• "The estimated prevalence of post-traumatic stress disorder (PTSD) in veterans deployed to Afghanistan and Iraq since 2000 has ranged from 2 to 26% (Hoge et al. 2006; Hotopf et al. 2006; Smith et al. 2008b; Thomas et al. 2010; Davy et al. 2012; Dobson et al. 2012; Kok et al. 2012; Elbogen et al. 2014). While a number of studies have shown that events over the life cycle (including adversity in childhood and deployment stressors), are associated with increased rates of PTSD (Brailey et al. 2007; Phillips et al. 2010; Horesh et al. 2011; Jones et al. 2013), fewer studies have focused on the underlying events associated with PTSD diagnoses or the time taken for PTSD symptoms to appear and subside after traumatic events. "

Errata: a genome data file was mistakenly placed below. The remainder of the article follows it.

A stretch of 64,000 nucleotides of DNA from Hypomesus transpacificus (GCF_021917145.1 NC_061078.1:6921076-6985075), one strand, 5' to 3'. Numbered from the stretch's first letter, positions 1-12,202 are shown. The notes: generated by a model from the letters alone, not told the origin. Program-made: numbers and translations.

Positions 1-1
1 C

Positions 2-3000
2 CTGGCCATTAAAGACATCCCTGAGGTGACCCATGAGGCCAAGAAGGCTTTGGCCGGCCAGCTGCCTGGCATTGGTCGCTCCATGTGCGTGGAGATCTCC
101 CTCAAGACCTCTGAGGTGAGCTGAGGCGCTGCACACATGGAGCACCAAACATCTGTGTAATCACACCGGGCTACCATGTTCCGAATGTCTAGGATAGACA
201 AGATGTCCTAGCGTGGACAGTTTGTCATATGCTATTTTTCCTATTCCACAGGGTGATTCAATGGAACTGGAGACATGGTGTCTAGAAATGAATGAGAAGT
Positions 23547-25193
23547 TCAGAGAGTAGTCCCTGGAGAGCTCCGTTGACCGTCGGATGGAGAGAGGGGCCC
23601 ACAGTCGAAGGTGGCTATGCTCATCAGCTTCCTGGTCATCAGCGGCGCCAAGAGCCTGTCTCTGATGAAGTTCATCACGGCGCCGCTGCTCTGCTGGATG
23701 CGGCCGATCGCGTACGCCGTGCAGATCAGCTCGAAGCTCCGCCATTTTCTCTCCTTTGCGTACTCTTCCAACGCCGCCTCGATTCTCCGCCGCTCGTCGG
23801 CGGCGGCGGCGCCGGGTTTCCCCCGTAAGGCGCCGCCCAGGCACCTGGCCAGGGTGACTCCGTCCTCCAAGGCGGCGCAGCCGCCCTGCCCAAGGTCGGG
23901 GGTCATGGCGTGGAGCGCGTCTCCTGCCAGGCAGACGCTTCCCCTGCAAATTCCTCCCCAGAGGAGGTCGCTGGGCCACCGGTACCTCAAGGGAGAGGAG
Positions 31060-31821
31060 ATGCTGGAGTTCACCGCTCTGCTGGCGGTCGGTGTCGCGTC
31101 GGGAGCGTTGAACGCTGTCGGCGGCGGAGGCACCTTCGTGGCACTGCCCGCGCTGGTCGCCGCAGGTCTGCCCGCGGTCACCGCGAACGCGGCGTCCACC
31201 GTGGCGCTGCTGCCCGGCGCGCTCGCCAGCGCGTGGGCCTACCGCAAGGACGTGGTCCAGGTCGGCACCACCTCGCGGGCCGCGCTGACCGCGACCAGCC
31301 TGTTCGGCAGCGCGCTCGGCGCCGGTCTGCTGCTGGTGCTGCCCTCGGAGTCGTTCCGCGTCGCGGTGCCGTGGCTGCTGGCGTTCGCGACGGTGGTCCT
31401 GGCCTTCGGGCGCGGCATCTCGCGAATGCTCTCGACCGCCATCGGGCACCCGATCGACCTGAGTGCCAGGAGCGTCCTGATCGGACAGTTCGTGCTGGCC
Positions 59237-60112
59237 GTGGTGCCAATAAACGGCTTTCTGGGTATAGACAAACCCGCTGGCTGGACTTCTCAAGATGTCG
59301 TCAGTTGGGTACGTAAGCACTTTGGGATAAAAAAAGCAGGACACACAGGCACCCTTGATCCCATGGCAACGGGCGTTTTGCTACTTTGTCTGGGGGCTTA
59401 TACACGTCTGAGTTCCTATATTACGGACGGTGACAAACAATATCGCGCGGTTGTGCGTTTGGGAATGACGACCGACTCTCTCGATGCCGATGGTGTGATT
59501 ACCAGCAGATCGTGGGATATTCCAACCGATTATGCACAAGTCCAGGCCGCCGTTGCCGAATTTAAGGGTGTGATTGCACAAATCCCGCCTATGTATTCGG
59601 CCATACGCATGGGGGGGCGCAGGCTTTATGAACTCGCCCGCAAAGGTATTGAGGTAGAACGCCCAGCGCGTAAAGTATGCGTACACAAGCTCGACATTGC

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    ABSTRACT: Understanding the time-course of post-traumatic stress disorder (PTSD), and the underlying events, may help to identify those most at risk, and anticipate the number of individuals likely to be diagnosed after exposure to traumatic events. Data from two health surveys were combined to create a cohort of 1119 Australian military personnel who deployed to the Middle East between 2000 and 2009. Changes in PTSD Checklist Civilian Version (PCL-C) scores and the reporting of stressful events between the two self-reported surveys were assessed. Logistic regression was used to examine the association between the number of stressful events reported and PTSD symptoms, and assess whether those who reported new stressful events between the two surveys, were also more likely to report older events. We also assessed, using linear regression, whether higher scores on the Kessler Psychological Distress Scale or the Alcohol Use Disorder Identification Test were associated with subsequent increases in the PCL-C in those who had experienced a stressful event, but who initially had few PTSD symptoms. Overall, the mean PCL-C scores in the two surveys were similar, and 78% of responders stayed in the same PCL-C category. Only a small percentage moved from having few symptoms of PTSD (PCL-C < 30) in Survey 1 to meeting the criteria for PTSD (PCL-C ≥ 50) at Survey 2 (1% of all responders, 16% of those with PCL-C ≥ 50 at Survey 2). Personnel who reported more stressful lifetime events were more likely to score higher on the PCL-C. Only 51% reported the same stressful event on both surveys. People who reported events occurring between the two surveys were more likely to record events from before the first survey which they had not previously mentioned (OR 1.48, 95% CI (1.17, 1.88), p < 0.001), than those who did not. In people who initially had few PTSD symptoms, a higher level of psychological distress, was significantly associated with higher PCL-C scores a few years later. The reporting of stressful events varied over time indicating that while the impact of some stressors endure, others may increase or decline in importance. When screening for PTSD, it is important to consider both traumatic experiences on deployment and other stressful life events, as well as other mental health problems among military personnel, even if individuals do not exhibit symptoms of PTSD on an initial assessment.